Vessel Relief Requirements
A vessel may be subject to more than one condition under different failure scenarios. For example, a low pressure separator may be subject to blocked discharge, gas blowby from the high pressure separator, and fire. Only one of these failures is assumed to happen at any time. The relief valve size needs to be calculated for each pertinent relieving rate and the largest size used. The usual controlling cases for common vessels and piping are shown in Table 13-1.
A vessel can only be overpressured if the upstream vessel has a higher pressure than the vessel in question. A compressor scrubber with a MAWP of 285 that gets flow from a 285 MAWP separator does not need to have a relief valve sized for blocked discharge. The upstream relief valve will keep the upstream separator pressure from going higher than 285, so there is no way it can overpressure the downstream scrubber. The scrubber PSV only needs to be sized for fire.
The same concept applies to a glycol contact tower, except for one small trick. Contact towers often handle glycol at temperatures above 1QO°F, so the MAWP is reduced for the higher temperature (e.g. 1,440 psig at 130°F rather than 1,480 psig at 100°F). In order to keep from sizing the contact tower relief valve for the full wellstream gas flow, the separator relief valve is usually set at the glycol tower MAWP (1,440 psig) even though the separator MAWP may actually be higher (1,480 psig).
Good engineering judgment should be used to determine the relief rate when the separator MAWP is higher than the well SITP. Unexpected things can happen with a well. Production reservoirs at different pressures within the well bore can communicate in unexpected ways (for example, as the result of a poor cement job). Where flow is coming from a well, it is a good idea to provide an extra margin of safety. If the vessel MAWP is not significantly higher than the well SITP, the relief valve should be sized for blocked discharge of the full production rate.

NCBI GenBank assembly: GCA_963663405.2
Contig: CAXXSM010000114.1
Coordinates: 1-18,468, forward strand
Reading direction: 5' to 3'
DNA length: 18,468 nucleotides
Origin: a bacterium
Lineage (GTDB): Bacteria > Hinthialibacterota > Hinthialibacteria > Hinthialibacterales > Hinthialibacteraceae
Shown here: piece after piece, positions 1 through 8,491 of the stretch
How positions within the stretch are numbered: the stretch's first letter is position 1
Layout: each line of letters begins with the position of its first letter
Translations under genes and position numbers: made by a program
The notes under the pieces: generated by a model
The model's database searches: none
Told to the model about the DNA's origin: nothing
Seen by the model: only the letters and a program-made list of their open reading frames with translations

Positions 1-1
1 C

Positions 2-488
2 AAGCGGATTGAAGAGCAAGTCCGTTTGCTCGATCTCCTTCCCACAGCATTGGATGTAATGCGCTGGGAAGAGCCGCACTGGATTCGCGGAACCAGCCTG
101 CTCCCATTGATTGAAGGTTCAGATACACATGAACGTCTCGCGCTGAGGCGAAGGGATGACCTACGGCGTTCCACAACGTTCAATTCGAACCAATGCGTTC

Figure 13-1 shows the various relationships between MAWP and the relief valve set pressure. The primary relief valve should be set to open at no more than 100% of MAWP and to relieve the worst case flow rates, not counting fire (i.e., blocked discharge or gas blowby), at a pressure of 1.10 MAWP. If two relief valves are used to handle the worst case flow rates, the first must be set no higher than 100% MAWP and the second at 1.05 MAWP. They must relieve the worst case flow rates, not counting fire, at 1.16 MAWP. The maximum pressure for relieving fire relief rates is 1.21 MAWP. Thus, under relief conditions, the pressure in the vessel may actually exceed MAWP. This buildup of pressure in the vessel above the MAWP as the relief valve opens is called “overpressure.” This is taken into account by the various safety factors in the ASME Code and is one of the reasons the vessel is originally tested to 1.5 MAWP.
The relief valve must be installed so that gases are routed to a safe location. In small facilities and remote locations this is accomplished with a simple “tail pipe,” which points the discharge vertically upward and creates a jet in excess of 500 feet per second. The jet action dilutes the discharge gases to below the lower flammable limit in approximately 120 pipe diameters. Liquids may fall back on the equipment.
In large facilities and offshore platforms where the escaping gases and liquids could present a source of pollution or ignition, it is common to route the relief valve discharges into a common “header” that discharges at a remote safe location. Often a vent scrubber is installed in this header to separate the bulk of the liquids and to minimize the possibility of liquid discharges to atmosphere.
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